When choosing a new kitten, try to get a kitten that is friendly, playful and outgoing. If it is quiet and shy, you will need to work a little harder to get it socialized.
A kitten's temperament is set by the time it is 14 weeks, so it is very important to socialize it during the time it is very young. After age 14 weeks, it is very hard to get kitties to be social. Your new kitten needs to be handled a lot by you and lots of people or it may grow up to be shy and fearful. If you live alone, you need to have lots of visitors or bring your kitty to see people while it is young. Touch your kitty everywhere- the belly, tail, mouth and teeth, ears, and toes so it gets used to being touched . This also helps your kitten be less scared when it comes to the veterinarian. Start brushing your kitten on a daily basis, especially if it is a long-haired cat. Ask your veterinarian to show you how to trim the toenails.
Kittens normally need to play a lot. They will jump, pounce and bite things. This is very normal cat behavior. Do not let your kitty routinely bite your arms, fingers or toes or he or she may grow up to think that it's okay to bite people. Always have them bite objects or toys. Normal kitten play behavior can be misinterpreted for aggression. If you are having problems with your kitten biting you, please talk to your veterinarian. We can help you direct aggressive play to acceptable play behavior. Do not let your kitten play with very small toys or objects that could be swallowed, such as string, buttons, and rubber bands. Objects that are swallowed could cause and intestinal obstruction that is very serious.
Show your kitten where the litter box is. Little kittens (under 4 months of age) need to have the litter box readily available or they may forget where it is. As you kitty gets older, make sure the litter box is large enough. It should be 1.5 times the length of your cat's body. Some big cats will need a plastic sweater box or something larger than commercial litter boxes. They also like at least 1.5 inches of litter in the box. It should be scooped daily and changed out at least weekly. You need to have at least 1 litter box per cat plus 1 extra. For example, if you have 2 cats, you will need 3 litter boxes. The average cat urinates 2 times daily and defecates once daily. It is very important that your cat likes the litter, the box and where the box is located. Most cats prefer the litter box to be in a private quiet area. If your cat is not using the box, call your veterinarian right away so the problem does not become chronic.
For cats that are not de-clawed, you need to have at least 1 scratching post. Some cats like vertical scratching posts and some like horizontal. Keep bringing your kitten to the post and give treats and praise for using it. If your kitty is scratching at furniture, you need to make it less attractive to it. Double-sided tape works well as a deterrent. Your veterinarian can suggest other methods and can also show you how to trim your kitties nails every 2-4 wks. Again, ask for help before it's a big problem.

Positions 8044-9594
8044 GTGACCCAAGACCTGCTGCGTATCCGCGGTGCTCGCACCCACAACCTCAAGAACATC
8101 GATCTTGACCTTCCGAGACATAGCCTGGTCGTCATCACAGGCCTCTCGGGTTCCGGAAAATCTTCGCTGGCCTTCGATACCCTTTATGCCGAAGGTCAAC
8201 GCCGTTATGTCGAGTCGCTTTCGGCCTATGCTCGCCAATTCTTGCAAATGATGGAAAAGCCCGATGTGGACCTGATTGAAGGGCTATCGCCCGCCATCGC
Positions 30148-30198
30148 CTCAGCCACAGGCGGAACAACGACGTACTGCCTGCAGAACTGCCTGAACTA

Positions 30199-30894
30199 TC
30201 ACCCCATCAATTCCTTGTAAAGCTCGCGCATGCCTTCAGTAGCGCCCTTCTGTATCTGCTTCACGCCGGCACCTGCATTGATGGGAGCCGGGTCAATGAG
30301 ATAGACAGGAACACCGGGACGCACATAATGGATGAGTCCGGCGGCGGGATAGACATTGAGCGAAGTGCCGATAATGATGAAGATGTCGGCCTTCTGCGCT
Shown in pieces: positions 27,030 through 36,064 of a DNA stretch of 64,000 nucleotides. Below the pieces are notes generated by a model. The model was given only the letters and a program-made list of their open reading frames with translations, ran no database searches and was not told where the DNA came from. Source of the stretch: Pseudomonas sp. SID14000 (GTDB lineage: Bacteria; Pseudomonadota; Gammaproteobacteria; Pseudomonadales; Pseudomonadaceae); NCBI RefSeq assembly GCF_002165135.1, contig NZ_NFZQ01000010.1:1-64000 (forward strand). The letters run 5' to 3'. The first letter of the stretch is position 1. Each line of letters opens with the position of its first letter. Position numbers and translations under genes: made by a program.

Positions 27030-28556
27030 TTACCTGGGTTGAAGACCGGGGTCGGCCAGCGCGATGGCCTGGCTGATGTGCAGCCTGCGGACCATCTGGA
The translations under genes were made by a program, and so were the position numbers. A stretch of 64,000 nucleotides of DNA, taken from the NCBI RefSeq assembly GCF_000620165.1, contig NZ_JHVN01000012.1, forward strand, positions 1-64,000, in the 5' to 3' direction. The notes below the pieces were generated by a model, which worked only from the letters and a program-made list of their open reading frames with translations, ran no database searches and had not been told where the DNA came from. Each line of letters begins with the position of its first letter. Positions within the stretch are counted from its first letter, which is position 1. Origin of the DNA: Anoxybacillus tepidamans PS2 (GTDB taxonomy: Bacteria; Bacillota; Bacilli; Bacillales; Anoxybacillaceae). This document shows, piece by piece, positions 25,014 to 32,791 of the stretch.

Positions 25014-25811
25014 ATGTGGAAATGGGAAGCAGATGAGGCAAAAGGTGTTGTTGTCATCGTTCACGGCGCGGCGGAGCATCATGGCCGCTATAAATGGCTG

FEEDING YOUR KITTEN
Your little kitten should have food and water readily available. They are growing rapidly and need to eat multiple times during the day. As your kitten gets older, you may want to feed it twice daily with measured portions to prevent obesity. Obesity can pre-dispose your cat to diabetes, liver ailments and arthritis. You can also hide food and treats around the house to get your cat to work or "hunt" for its food. This helps to keep them mentally alert. You can hand feed your kitty treats to reward good behavior, such as using the scratching post.
MAKING VETERINARY VISITS EASIER
To make your kitten's visits to the vet easy, you should get them used to the cat carrier. Leave it out in the house as another plaything or bed. Put treats, toys and blankets in it. Encourage your kitten to go in it at home to play. Carriers that have a front and top opening are best. Take your kitten for little rides in the car to get them used to riding in the car and not just for going to the veterinarian. Practice "playing vet at home" by looking in your kitten's ears, lifting its tail (as if it would be getting a temperature), opening the mouth and touching the feet and belly. The more your cat is handled in this way, the less he will be scared at the veterinarian visit. Put their favorite toys, treats and blankets in the carrier when you come.
It is very important to get your little kitten off to a good start. The time you spend socializing your kitten when it is very young (under 14 weeks) will stay with them the rest of their life. Spending lots of time touching your kitten will help you and your kitten bond together and make it less likely that there will be behavioral issues. Don't hesitate to ask your Westgate Pet Clinic veterinarian for help with behavior problems with your kitten. We want to help you and your kitten get off to the right start and stay there.